Leadership. One of the current tropes is that we have a dearth of leadership. There’s nothing modern about the lack, of course. Leaders lead; followers complain (see Moses et al.)
While the foursome wait for the Wizard of Oz to receive them and award their witch-killing efforts, the Cowardly Lion sings “If I Were King of the Forest.” His odd list of what would happen reflects an odd view that’s not consistent with modern sensibilities. (High-falutin’ words, I know.) Sure, it’s just a lyric, but to think of trees kneeling and chipmunks genuflecting—even if he shows “compash/For every underling”—just doesn’t sit right. He disses queens, too, to which I will take offense in place of former female monarchs. Princes and dukes too, but they’re just fillers. Nathan Lane’s concert version throws in “the performer formerly known as Prince for good measure and good fun. Even more odd, however, Cowardly Lion believes that courage alone will allow him to be a king, a good leader. Maybe so. That’s a really short list compared to the ones I’ve seen.
This one ends with courage and includes others that we would expect: vision, compassion, “walk the talk”, and communication. This one adds “Be human,” which I guess lets the robots and mean folk out. Here and here we have lots of possibilities (41—who could remember all those?). All this admittedly shallow research led me to think about the real leaders I’ve known, one of whom we’ll learn more about: Robert “Bob” Callanan.
A little history first. One year my college didn’t need my talents, nor did the State of Texas. About the same time, the federal government encouraged employees to explore long-term care insurance. I agreed to listen to the sales pitch but had no intention of buying anything. Although my grandfather had brought insurance to West Texas, paying for a non-tangible (that’s the real term) has always irritated me. Not that the woman who came tried to be persuasive, and even though I was prepared to say no, we bought a policy after I thought of an aged future when I’d hate to ask my children to do the care I might need. Men die first, usually, and that glimpse for me was sure. But not only did I agree to buy this insurance, I also decided to sell it. Paperwork was submitted, approvals were garnered, and an interview with the regional sales manager was arranged. From that first meeting with Bob until our last, I learned what the rules of leadership are.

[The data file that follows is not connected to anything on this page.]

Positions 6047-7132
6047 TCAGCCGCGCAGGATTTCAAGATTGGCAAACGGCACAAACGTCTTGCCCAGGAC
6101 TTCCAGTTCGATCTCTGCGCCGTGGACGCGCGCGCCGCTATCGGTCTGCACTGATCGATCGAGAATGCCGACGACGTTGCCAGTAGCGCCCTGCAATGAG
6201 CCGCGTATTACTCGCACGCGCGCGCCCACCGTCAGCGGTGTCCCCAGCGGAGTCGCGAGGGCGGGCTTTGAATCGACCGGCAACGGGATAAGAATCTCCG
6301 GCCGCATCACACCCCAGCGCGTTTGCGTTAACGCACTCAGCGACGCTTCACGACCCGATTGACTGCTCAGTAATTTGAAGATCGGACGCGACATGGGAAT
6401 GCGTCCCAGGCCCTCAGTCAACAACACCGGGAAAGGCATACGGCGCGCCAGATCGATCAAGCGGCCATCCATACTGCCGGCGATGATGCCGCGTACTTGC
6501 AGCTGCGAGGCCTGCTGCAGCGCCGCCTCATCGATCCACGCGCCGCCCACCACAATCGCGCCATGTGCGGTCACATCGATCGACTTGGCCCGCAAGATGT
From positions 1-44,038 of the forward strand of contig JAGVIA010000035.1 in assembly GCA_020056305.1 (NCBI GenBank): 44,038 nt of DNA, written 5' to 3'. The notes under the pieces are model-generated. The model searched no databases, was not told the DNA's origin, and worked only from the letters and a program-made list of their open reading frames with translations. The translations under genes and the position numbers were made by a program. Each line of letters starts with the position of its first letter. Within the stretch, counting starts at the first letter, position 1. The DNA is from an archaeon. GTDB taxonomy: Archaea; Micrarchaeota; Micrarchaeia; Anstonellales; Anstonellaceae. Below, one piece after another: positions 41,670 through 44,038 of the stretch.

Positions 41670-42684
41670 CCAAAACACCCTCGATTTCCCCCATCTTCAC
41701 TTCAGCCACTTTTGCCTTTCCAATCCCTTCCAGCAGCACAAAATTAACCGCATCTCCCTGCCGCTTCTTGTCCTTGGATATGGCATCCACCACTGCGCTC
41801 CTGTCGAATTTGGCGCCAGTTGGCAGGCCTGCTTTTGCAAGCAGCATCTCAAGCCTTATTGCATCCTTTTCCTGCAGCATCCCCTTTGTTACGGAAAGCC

- This mission comes first. His was taking care of people, whether his family by earning a good salary or his sales team by expecting their best or our clients by educating them and providing them the best possible product. Nothing came between him and the mission. That meant corollaries. For example, although he never used these words, there was never to be the appearance of evil. He would meet me at What-a-Burger rather than come into my home alone. We all sensed that he loved his family above all, so nothing that might jeopardize the family would ever happen. His faith was strong and deep and tangible, another support to the mission. As long as he was able, he attended Mass every morning. Even for those of us who consider ourselves faithful, that commitment is above and beyond. The long lists, the short ones—he lived them. He had his favorites (Diet Pepsi and “Today is the first day of the rest of your life”) but the integrity of his character earned him what might be called followers. Most of us aren’t very good at following (see, again, Moses), but Bob was good at what he did, so we were glad to be with him, going where he was going.
And that’s it. To quote Stephen Covey, “The main thing is to keep the main thing the main thing.” So there aren’t 40 other things to say or remember. Today’s leaders—good, bad, or indifferent—should take note. Robert Callanan, 1940-2019. RIP